"Мне вас не хватало."

Translation:I missed you.

December 13, 2015

40 Comments


https://www.duolingo.com/profile/jvdn.aze

can someone explain this sentence?

December 13, 2015

https://www.duolingo.com/profile/Dmitry_Arch

I don't know if it will help, but the literal meaning is "For me it (the imaginary supernatural force of a neuter gender) wasn't catching you". Or, to be even more literal, “To me, you, it was not grabbing”.


https://www.duolingo.com/profile/MetroWestJP

I think a literal translation would be something like, "To me, there was not enough of you." That's how I read it, anyway.


https://www.duolingo.com/profile/arthur0703

Did you read the Tips and Notes?

I suppose there is a lot of good information.


https://www.duolingo.com/profile/Joke514096

There is nothing about this in the tips. I don't understand it either.


https://www.duolingo.com/profile/arthur0703

Okay, I'll explain!

The verb to miss can be translated to the verb "хватать" (although there is another verb скучать that is used very similar how the verb "to miss" used in English). But this verb хватать is used very specially:

The subject that misses someone, is used in Dative.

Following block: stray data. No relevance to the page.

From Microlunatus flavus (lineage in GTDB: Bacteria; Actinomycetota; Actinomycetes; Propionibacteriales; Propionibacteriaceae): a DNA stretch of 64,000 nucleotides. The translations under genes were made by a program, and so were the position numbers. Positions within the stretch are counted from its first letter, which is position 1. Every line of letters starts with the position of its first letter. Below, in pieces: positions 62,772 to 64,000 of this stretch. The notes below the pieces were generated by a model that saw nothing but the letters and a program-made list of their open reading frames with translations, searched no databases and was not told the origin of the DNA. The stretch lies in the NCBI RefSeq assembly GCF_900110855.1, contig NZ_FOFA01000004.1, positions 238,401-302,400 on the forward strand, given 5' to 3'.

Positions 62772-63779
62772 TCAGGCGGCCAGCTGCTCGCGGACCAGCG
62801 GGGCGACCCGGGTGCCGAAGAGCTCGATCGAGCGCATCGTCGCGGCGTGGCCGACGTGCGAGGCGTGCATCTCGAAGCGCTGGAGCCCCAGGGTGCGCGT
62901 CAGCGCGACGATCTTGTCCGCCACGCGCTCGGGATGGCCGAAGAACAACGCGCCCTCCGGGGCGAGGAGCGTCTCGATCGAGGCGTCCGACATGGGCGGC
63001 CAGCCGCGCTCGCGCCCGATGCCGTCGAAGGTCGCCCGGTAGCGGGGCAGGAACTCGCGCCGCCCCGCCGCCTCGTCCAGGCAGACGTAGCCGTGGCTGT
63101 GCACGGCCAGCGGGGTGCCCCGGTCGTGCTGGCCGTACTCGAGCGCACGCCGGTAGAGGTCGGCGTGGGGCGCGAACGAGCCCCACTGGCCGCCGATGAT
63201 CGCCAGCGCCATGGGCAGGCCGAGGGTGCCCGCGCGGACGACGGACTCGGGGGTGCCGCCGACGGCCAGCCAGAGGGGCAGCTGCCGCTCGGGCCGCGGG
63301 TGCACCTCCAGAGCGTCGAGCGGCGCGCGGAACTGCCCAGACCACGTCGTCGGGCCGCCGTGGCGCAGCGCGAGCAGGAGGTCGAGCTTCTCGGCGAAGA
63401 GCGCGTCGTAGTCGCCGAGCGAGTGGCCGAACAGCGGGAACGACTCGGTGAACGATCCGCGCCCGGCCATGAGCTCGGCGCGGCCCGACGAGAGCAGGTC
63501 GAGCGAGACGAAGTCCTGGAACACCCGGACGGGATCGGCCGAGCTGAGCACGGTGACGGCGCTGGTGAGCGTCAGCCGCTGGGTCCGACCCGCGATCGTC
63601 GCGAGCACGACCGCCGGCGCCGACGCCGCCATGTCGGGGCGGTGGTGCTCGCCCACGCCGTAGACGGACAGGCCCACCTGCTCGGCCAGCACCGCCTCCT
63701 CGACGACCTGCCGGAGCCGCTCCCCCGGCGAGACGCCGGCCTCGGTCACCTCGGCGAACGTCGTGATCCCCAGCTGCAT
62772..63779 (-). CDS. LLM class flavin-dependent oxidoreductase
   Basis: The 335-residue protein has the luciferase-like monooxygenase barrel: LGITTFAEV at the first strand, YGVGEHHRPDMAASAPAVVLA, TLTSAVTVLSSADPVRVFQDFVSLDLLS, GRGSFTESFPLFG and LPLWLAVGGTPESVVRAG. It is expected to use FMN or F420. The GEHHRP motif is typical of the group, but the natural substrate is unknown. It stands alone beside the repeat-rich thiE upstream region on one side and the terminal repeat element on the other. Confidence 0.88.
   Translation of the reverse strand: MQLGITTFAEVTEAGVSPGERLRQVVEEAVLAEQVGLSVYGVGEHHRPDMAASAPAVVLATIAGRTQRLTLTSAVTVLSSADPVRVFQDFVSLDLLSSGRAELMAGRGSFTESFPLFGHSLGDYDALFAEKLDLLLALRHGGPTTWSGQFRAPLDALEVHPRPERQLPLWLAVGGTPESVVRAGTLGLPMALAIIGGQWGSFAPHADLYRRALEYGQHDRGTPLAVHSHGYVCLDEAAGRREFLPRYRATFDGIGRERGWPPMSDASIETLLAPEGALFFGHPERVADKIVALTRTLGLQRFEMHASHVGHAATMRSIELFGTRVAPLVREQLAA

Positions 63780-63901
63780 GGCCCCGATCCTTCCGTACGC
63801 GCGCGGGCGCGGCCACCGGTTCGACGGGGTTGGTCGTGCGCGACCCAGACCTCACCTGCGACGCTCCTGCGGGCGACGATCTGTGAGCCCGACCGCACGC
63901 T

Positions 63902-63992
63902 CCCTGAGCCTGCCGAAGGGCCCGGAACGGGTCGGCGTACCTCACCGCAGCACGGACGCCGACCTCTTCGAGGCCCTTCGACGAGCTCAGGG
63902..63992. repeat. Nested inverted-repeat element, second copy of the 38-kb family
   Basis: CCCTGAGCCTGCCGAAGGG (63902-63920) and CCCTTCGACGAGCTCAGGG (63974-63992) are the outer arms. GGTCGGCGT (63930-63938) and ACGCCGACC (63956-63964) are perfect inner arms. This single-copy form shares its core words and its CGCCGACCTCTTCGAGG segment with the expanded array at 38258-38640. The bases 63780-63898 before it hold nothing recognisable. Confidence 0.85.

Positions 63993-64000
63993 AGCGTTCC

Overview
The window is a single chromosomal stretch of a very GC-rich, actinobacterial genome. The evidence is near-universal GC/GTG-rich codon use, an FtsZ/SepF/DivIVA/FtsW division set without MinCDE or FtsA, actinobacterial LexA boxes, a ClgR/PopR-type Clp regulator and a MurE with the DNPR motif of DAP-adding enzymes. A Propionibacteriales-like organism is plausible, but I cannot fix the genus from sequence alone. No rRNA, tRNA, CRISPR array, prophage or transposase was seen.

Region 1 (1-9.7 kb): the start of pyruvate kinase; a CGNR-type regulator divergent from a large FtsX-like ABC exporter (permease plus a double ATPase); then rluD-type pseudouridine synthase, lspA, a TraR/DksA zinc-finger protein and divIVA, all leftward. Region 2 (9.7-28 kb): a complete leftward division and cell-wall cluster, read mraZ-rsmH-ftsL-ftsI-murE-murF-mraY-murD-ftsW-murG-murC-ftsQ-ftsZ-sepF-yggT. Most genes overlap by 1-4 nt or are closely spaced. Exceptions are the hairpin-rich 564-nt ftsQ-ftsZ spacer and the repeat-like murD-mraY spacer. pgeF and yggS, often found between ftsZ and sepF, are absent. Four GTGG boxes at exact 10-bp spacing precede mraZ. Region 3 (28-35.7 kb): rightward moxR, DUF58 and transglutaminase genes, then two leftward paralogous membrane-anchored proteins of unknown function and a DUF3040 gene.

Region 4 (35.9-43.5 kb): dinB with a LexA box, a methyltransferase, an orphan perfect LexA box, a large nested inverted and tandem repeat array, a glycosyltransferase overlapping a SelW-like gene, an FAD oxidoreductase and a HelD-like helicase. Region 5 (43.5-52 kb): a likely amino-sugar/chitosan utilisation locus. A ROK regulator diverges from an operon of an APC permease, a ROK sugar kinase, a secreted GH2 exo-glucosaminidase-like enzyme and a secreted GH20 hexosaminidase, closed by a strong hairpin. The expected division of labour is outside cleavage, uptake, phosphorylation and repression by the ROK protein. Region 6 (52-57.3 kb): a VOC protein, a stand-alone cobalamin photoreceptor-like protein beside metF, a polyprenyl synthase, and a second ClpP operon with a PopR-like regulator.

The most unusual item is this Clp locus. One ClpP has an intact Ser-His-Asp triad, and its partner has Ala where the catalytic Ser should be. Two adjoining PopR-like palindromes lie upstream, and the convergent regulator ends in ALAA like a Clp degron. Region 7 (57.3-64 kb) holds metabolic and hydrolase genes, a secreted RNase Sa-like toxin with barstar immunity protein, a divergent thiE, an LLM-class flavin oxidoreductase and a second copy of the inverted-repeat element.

The subject that is missed by someone, is used in Accusative.

And the verb is used in indefinite gender: neuter.

That is just how the verb works!

It is very bad that it is not explained in the Tips & Notes...


https://www.duolingo.com/profile/Shady_arc

Not particularly bad—I don't think Tips are a good place to explain vocabulary items. Still, I added it to the Tips for now.


https://www.duolingo.com/profile/mishatx

There's a section about хватать in the tips, but it doesn't really help with this use...


https://www.duolingo.com/profile/jvdn.aze

why do we need negative here?


https://www.duolingo.com/profile/Shady_arc

Хватать means "to suffice, to be enough" (in one of its meanings; the literal meaning of the transitive verb is "to grab"). So, the sentence is roughly "There wasn't enough of you", which needs negation.


https://www.duolingo.com/profile/Dmitry_Arch

The subject that is missed by someone is used in Genitive, not Accusative.


https://www.duolingo.com/profile/Jeffrey855877

Ah, that's really important: вас is Genitive, so it means "of you", and is not an Accusative direct object


https://www.duolingo.com/profile/SethArnold1

The tips and notes aren't available to Android users.


https://www.duolingo.com/profile/victor.mor18

Every time I start a new topic, I open the duo from the browser just to read the tips & notes. It's annoying, but it works. This is a long known complain, but I don't think they intend to add it to the Android app. (even though I don't understand why not)


https://www.duolingo.com/profile/Dakeryas

Yes, that is just staggering... It is not like they do not waste time on other things.